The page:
Asking Keanu Reeves to hold up his end in a drama-heavy, non-action film has been always a dicey proposition (he's better suited to monosyllabic action roles, comedic turns where he plays off his stoned surfer persona, or smaller character parts where the onus of carrying a scene or a film is on another actor), but for once, casting Reeves as the lead in a romantic drama somehow pays off, mostly because Reeves avoids the awkward, stiff line readings that have made him an object of derision among critics and moviegoers.

Reeves' performance aside, The Lake House manages to work for several reasons, beginning with Sandra Bullock as the co-lead, a solid supporting cast featuring the always watchable Christopher Plummer as Alex's father, a grounded screenplay that (mostly) avoids cheap sentimentality, and straightforward, unobtrusive direction by Argentinean director Alejandro Agresti (Valentin), making his English-language filmmaking debut. Agresti keeps his camera focused on the actors and eliciting grounded performances, keeping stylistic tricks to a minimum, with the exception of several unnecessary overhead crane shots that add nothing dramatically.

Story wise, The Lake House indulges in a handful of genre clich
Movie Review: The Lake House

Romance movies tend to be the genre of movies that I avoid at all cost. The drama is typically clich
These two are seperated in time by 2 years. He is in 2004 and she is in 2006, yet he figures out a way to meet her at one of her birthday parties. They even slow dance and kiss each other!! But he dosen't say anything real to her. So what's the problem?.... She doesn't need to know or understand what's about to happen... Just start a relationship !!! And Hey, future girl, if you're gonna send a book to me from the future make it a Sports History book so that I can make a Jillion $$ on game results, fights, races, etc. not a book on architecture.. This whole movie revolves around this magical mailbox that instantly sends letters back and forth. Good thing too because the plot is sooooo slow if the viewer had to wait for the mailman to come and go we would all be waiting into the next century for the outcome .... I will say one thing positive about this movie. Seeing Sandra and Kneau together again really makes me miss the movie Speed... :rotten:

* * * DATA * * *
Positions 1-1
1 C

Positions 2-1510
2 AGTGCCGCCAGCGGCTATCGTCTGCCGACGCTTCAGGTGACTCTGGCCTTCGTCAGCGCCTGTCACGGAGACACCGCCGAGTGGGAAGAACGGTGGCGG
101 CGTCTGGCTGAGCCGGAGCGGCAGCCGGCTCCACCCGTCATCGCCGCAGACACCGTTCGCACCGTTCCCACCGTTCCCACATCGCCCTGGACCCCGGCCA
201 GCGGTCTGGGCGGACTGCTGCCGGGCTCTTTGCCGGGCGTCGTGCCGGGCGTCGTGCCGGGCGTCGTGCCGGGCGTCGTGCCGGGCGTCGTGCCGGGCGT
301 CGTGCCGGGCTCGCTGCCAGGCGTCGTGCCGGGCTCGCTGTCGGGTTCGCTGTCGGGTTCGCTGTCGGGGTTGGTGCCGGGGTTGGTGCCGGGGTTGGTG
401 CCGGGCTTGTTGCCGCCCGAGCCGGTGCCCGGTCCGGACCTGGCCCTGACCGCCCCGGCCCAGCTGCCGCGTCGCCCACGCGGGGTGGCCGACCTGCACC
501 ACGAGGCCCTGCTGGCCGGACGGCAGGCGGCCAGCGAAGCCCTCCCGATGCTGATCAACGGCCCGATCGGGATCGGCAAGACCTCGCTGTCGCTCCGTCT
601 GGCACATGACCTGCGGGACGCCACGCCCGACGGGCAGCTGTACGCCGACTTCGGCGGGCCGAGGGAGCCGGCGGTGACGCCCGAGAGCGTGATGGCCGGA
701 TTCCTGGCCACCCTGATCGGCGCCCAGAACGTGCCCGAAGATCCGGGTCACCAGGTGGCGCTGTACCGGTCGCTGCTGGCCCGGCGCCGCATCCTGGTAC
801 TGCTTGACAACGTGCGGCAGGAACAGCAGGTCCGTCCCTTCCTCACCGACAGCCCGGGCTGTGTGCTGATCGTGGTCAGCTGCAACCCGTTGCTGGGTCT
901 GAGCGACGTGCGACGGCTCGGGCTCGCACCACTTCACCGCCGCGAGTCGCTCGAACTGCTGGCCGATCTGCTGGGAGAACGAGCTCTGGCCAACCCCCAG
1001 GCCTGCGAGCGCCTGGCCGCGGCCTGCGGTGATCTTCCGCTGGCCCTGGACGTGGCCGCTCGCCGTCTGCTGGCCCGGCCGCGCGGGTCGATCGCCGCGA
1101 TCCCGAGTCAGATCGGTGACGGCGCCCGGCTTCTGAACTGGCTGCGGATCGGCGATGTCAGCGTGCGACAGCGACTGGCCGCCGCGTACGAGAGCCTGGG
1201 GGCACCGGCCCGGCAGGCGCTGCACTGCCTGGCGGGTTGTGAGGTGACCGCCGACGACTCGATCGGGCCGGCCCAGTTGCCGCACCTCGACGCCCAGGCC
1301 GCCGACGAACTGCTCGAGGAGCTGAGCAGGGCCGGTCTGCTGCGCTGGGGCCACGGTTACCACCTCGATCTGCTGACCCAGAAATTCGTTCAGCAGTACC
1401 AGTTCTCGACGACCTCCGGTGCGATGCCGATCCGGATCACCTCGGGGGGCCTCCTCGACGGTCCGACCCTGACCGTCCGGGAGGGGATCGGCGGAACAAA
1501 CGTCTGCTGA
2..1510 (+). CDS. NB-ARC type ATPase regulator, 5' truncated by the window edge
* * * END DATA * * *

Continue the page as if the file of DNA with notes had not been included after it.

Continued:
*WARNING* May contain spoilers

"The Lake House", starring long time friends Keanu Reeves and Sandra Bullock - working together again for the first time since "Speed" (1994) - is a story of semi-magical connection between a man and a woman which spans the width of two years. You see, Kate (Bullock) and Alex (Reeves) have both lived in the same gorgeous house made entirely of glass. Kate is moving out and leaves a letter in the mailbox wishing the next tenant good luck and enjoyment in the house, as well as a forwarding address for her mail. Through movie magic (and possibly fate), Alex - who just purchased the house - receives this letter and the two begin to correspond.

Confused at first, they soon realize they are living two years apart, Alex in 2004 and Kate in 2006. While an odd set of circumstances (and theoretically impossible), they continue to write. Both are failures when it comes to relationships and they find the letters a great chance to talk to someone of the opposite sex and not have to face rejection. Soon they fall in love but are not sure how they could ever meet to make a relationship work because of the time issues. They share a dog (too complicated to explain here) and their hearts. Attempts to meet do not work and they begin to lose hope. Can they find a way to be together? Or will this simply be another failed relationship to add to their lists?